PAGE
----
• Address the causes: nutrient pollution and climate change, via dramatically reducing agricultural fertilizer use and GHG emissions. While neither issue is simple or easy, the steps needed to win can benefit people as well as the environment. Better septic systems and sanitation can protect human health and keep pollution out of the water.
  • Protect vulnerable marine life and ocean resources. As the expansion of low oxygen areas seems unavoidable in some places, it is crucial to protect at-risk fisheries from further stress. According to the GO2NE team, this could mean creating marine protected areas or no-catch zones in areas animals use to escape low oxygen, or switching to fish that are not as threatened by falling oxygen levels.
  • Improve low-oxygen tracking worldwide. Scientists have a decent grasp of how much oxygen the ocean could lose in the future, but they do not know exactly where those low-oxygen zones will be. Enhanced monitoring especially in the southern hemisphere, experimental work to improve the understanding of processes causing and impacted by deoxygenation, as well as the development of advanced, and numerical models will help pinpoint which places are most at risk and determine the most effective solutions.
The findings presented in this article and the many related activities to this international endeavor will contribute to the UN Decade of Ocean Science for Sustainable Development. Advancing our knowledge about the threat of ocean deoxygenation, warming, acidification, as well as numerous other human caused stressors will be key to ensure a sustainable management of our common good – the ocean.

“This is a problem we can solve,” said Denise Breitburg, lead author and marine ecologist with the Smithsonian Environmental Research Center. “Halting climate change requires a global effort, but even local actions can help with nutrient-driven oxygen decline.” As proof, Breitburg points to the ongoing recovery of Chesapeake Bay, where nitrogen pollution has dropped 24 percent since its peak thanks to better sewage treatment, better farming practices and successful laws like the Clean Air Act. While some low-oxygen zones persist, the area of the Chesapeake with zero oxygen has almost disappeared. “Tackling climate change may seem more daunting,” she added, “but doing it is critical for stemming the decline of oxygen in our oceans, and for nearly every aspect of life on our planet.”

Kirsten Isensee, Programme Specialist at IOC-UNESCO, highlighted that “Ocean Deoxygenation – is taking place all over the world, as a result of the human footprint, therefore we also need to address it globally. And I am positive that the international effort GO2NE can help at the local, regional and global level to better adapt and to hopefully reduce the impact and extent of low oxygen areas in the ocean.”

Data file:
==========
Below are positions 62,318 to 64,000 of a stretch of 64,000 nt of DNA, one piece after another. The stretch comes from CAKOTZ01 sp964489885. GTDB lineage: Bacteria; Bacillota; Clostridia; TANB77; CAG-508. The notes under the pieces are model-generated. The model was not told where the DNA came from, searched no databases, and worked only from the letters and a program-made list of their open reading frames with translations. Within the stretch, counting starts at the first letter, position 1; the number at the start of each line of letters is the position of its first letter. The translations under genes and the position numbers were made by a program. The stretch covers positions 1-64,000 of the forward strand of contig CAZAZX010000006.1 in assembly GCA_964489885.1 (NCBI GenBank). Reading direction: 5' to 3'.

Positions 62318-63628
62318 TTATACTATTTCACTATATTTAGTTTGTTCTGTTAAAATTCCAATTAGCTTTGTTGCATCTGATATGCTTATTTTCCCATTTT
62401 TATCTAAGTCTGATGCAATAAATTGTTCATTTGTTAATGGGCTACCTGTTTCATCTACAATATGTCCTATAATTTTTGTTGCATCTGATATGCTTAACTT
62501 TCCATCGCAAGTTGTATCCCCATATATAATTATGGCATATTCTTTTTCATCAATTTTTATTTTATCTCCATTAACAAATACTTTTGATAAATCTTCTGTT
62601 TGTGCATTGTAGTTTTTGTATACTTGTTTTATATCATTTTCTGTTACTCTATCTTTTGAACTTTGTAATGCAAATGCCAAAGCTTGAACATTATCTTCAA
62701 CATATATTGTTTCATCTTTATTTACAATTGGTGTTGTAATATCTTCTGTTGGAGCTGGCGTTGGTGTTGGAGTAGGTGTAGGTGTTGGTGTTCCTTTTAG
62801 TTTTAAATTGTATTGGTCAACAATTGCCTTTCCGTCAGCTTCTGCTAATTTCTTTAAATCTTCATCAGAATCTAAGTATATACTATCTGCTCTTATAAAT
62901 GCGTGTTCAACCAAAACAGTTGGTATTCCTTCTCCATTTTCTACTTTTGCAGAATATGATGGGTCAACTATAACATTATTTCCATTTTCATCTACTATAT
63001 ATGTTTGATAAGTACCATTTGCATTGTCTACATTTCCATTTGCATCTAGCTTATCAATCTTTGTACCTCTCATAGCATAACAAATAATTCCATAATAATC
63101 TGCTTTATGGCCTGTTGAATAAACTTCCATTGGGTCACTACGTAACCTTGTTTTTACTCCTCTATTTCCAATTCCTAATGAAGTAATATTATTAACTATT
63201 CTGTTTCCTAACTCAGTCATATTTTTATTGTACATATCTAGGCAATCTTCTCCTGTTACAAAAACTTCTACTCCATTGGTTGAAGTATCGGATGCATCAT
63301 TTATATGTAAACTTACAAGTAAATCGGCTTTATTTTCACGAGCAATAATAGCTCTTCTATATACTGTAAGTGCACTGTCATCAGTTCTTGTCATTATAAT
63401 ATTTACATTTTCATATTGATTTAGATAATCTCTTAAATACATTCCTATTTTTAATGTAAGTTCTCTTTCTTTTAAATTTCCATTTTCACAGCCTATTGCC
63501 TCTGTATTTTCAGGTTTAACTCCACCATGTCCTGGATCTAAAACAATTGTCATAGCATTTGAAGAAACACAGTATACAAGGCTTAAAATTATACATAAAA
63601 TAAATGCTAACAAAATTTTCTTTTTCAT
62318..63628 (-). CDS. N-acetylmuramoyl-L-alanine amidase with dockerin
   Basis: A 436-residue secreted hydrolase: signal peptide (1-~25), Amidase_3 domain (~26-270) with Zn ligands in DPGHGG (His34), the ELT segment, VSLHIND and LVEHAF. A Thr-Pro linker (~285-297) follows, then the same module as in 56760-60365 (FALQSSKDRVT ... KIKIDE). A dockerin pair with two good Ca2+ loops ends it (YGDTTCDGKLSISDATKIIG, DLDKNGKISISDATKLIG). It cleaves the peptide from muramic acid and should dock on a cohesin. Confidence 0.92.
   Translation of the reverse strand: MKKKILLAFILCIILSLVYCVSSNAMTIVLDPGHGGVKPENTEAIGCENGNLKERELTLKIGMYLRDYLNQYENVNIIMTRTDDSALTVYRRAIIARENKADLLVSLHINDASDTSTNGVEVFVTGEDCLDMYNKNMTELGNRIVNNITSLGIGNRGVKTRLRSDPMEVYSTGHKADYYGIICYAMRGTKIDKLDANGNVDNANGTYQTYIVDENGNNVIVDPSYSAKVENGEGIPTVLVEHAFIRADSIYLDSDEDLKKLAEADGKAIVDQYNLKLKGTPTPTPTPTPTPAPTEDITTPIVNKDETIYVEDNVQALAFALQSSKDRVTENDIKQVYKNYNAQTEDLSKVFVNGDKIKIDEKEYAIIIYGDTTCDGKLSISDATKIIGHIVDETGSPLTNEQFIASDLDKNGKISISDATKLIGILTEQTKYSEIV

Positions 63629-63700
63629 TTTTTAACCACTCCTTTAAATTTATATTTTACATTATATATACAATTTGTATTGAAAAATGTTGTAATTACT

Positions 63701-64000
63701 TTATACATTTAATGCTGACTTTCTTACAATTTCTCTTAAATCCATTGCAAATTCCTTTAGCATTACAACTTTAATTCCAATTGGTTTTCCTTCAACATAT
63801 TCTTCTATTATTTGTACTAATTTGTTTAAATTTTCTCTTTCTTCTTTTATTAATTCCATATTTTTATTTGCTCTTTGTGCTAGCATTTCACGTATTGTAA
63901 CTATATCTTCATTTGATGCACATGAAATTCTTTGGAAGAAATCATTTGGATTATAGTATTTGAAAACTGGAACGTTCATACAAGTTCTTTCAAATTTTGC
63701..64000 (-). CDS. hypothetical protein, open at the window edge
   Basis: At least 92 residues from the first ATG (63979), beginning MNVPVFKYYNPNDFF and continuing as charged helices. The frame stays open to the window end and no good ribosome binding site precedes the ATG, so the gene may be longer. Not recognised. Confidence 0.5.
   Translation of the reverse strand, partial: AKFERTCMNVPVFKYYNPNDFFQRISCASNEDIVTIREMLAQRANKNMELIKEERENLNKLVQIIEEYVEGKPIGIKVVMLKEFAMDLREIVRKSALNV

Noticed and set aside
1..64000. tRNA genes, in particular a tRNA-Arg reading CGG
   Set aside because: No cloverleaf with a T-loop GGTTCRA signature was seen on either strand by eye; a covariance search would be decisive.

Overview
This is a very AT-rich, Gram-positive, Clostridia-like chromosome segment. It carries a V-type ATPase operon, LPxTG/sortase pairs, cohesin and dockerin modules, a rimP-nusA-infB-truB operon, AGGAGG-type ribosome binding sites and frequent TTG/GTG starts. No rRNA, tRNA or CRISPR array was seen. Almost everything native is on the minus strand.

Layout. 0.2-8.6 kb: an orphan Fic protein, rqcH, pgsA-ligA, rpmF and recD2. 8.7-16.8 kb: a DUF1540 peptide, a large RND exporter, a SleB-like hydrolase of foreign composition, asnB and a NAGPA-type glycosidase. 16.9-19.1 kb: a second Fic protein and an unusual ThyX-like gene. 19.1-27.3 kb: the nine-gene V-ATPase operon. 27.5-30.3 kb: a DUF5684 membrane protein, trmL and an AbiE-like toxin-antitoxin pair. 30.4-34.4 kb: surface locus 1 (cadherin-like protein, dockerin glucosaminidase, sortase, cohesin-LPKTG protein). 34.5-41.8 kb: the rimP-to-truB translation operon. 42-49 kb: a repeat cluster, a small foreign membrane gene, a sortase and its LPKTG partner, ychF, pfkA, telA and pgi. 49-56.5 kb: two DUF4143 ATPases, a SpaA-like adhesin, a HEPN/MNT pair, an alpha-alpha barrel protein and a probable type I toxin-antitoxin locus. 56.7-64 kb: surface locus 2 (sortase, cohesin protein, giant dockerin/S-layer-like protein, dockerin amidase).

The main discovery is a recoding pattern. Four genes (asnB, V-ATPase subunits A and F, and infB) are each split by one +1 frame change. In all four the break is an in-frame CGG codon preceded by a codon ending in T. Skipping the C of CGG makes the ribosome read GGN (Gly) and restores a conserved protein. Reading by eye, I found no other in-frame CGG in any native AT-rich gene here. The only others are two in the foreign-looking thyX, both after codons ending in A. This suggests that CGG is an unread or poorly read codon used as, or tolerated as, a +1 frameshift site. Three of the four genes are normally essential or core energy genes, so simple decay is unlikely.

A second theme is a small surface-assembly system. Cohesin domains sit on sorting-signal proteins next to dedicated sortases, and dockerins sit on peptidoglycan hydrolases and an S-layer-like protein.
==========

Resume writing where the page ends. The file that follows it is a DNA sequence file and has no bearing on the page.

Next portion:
Other issues Policies
9 million citizens have got involved in EU law-making
9 million citizens have got involved in EU law-making
16 and 17 year old young generations in Malta will have the right to have their voice counted
Size of Parliament to shrink after Brexit
Want a healthier population? Spend less on health care and more on social services
Most Europeans believe being in EU benefits their country
Cheaper phone calls to other EU countries
Europe publishes assessment of offers to host European Banking Authority & European Medicine Agency
European Commission establishes that the referendum in Catalonia was not legal
International Day for the Total Elimination of Nuclear Weapons

Subscribe free to our newsletter
Vanity Fea
The Prehistoric Origin of Cinema
José Ángel García Landa
Financial inclusion
Financial Education For All!
Carlos Trias
Brusselian Lights
European elections (I): which words are more used in the European political manifestos?
Raúl Muriel Carrasco
Humor and Political Communication
Comisión de Arbitraje, Quejas y Deontología (Spain) (3) You can´t be too careful
Felicísimo Valbuena
Want your own blog? Want to be read by universities?
Find out here
Books
Blockchain Revolution "How the Technology Behind Bitcoin and Cryptocurrency Is Changing the World "
Doughnut Economics "Seven Ways to Think Like a 21st-Century Economist "
The People vs Tech "How the Internet Is Killing Democracy"
Will Big Business Destroy Our Planet?
Casey, Michael J.; Vigna, Paul: Cryptocurrency "The Future of Money?"
Eurydice brief: Citizenship Education at School in Europe – 2017
Theses and dissertations
1 Schools in over 30 countries to trial ocean literacy manual
2 Joint EU-Japan statement following the first EU-Japan policy dialogue in education, culture & sport
3 Age and education affect job changes, study finds
4 Euro area job vacancy rate at 2.1% -EU28 rate at 2.2%
5 Europe discusses AI ethical and social impact with philosophical and non-confessional organisations
6 New EU rules ensure better protection for 120 million holidaymakers this summer
7 LUX Film Prize: official selection for 2018 revealed
8 Commission welcomes agreement between EU Member States on key files for a more social Europe
9 300 participants join the European Validation Festival
10 Bad behavior to significant other in tough times has more impact than positive gestures
Legal Advise | Privacy Policy | Editorial Board | Who we are | Ideology | Contact | Advertising rates | RSS RSS